What? Songbird is a desktop Web player, a digital jukebox and Web browser mash-up. Like Winamp, it supports extensions and
skins feathers. Like Firefox, it is built from Mozilla, cross-platform and open source. Keep reading for the Why and How
Why? Well, why not. If you spend a fair bit of time surfing the web for music, Songbird could be your new best friend. It makes browsing sites like Rock Music Daily, the Live Music Blog, Nugs and Here comes the flood, that much more enjoyable.
How? Visit the Songbird homepage and download the version for your Operating System. One of the (many) great things about Songbird is that it’s available for Windows, OS X and Linux.
After the very straight forward installation, you’ll be prompted with a setup Wizard. If you use iTunes, I’d strongly suggest that you choose to install the iTunes Library Importer extension (see screenshot below). The others are worth installing as well.
Assuming you did opt to import your iTunes Library, you’ll now be presented with a window similar to the one below. Find your iTunes Library file (you won’t need to do anything if you’ve installed iTunes to the default location) and then click Yes to import.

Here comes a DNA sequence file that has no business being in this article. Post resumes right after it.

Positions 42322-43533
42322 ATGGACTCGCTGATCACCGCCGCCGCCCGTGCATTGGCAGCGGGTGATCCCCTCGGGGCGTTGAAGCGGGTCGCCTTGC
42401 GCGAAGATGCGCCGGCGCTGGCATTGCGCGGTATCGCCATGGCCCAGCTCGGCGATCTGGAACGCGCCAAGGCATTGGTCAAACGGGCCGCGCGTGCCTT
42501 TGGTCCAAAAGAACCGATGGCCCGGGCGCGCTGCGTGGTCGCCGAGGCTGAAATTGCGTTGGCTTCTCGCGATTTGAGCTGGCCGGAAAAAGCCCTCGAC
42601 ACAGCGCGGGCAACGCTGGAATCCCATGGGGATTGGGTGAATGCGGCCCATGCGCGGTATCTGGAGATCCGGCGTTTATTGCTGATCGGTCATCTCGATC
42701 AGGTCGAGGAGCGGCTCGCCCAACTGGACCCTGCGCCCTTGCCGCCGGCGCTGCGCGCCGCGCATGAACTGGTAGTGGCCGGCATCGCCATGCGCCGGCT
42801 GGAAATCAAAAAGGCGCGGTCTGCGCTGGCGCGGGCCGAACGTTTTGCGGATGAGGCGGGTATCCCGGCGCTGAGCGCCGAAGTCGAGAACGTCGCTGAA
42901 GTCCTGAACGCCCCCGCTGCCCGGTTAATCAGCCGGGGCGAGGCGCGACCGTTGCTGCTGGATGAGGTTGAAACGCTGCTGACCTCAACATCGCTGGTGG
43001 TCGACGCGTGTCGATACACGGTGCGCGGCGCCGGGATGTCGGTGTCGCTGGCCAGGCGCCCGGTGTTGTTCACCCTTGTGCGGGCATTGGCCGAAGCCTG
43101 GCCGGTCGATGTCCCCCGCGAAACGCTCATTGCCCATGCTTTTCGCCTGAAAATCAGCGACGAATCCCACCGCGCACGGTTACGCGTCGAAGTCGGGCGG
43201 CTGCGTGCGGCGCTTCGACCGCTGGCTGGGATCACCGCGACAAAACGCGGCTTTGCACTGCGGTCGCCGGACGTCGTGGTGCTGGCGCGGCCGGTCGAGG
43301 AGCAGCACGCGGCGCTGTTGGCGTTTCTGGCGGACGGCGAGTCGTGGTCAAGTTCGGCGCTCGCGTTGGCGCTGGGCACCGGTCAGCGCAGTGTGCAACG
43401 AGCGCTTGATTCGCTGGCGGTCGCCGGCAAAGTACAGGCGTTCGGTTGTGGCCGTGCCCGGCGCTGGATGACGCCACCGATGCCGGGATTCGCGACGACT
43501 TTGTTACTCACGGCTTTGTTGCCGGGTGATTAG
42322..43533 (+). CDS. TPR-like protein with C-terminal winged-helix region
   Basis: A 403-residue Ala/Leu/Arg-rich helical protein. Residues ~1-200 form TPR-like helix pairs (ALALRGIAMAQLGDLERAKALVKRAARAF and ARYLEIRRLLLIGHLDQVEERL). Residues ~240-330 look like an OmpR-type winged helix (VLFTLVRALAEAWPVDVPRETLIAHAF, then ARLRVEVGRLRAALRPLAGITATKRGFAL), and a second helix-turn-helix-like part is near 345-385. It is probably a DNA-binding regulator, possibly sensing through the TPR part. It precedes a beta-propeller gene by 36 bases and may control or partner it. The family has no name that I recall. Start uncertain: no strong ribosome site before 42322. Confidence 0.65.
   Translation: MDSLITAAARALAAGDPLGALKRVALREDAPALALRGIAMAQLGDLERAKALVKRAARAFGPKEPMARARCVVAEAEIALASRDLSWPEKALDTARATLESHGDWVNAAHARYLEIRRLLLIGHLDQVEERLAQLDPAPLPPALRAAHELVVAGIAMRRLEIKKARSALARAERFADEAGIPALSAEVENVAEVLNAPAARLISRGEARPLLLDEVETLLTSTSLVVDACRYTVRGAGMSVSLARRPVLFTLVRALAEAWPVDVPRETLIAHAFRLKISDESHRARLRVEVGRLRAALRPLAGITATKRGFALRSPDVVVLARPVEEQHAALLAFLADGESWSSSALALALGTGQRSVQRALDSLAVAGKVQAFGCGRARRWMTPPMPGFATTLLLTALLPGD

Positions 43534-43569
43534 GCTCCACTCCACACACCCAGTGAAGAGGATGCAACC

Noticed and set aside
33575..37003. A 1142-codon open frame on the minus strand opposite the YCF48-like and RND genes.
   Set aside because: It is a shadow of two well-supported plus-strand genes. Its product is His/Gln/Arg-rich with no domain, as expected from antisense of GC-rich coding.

That’s it! Before you go too much further, you may want to watch the screencast to get better acquainted with Songbird. Oh – and before you run off to play with Songbird, you might want to take a look at a few of these notes.
- Change the look of Songbird by selecting File -> Features -> Dove. There are only two included Feathers (which you might have known as “skins”) with Songbird, but just as you’d expect, you can create your own look and feel.
- There are a few extensions (and more coming) available at http://www.songbirdnest.com/extensions.
- Last but not least, this is a very early version of Songbird. It might not work perfectly. At this point you might not want to make it your primary web browser, but for those times you find yourself looking for music, give it a shot.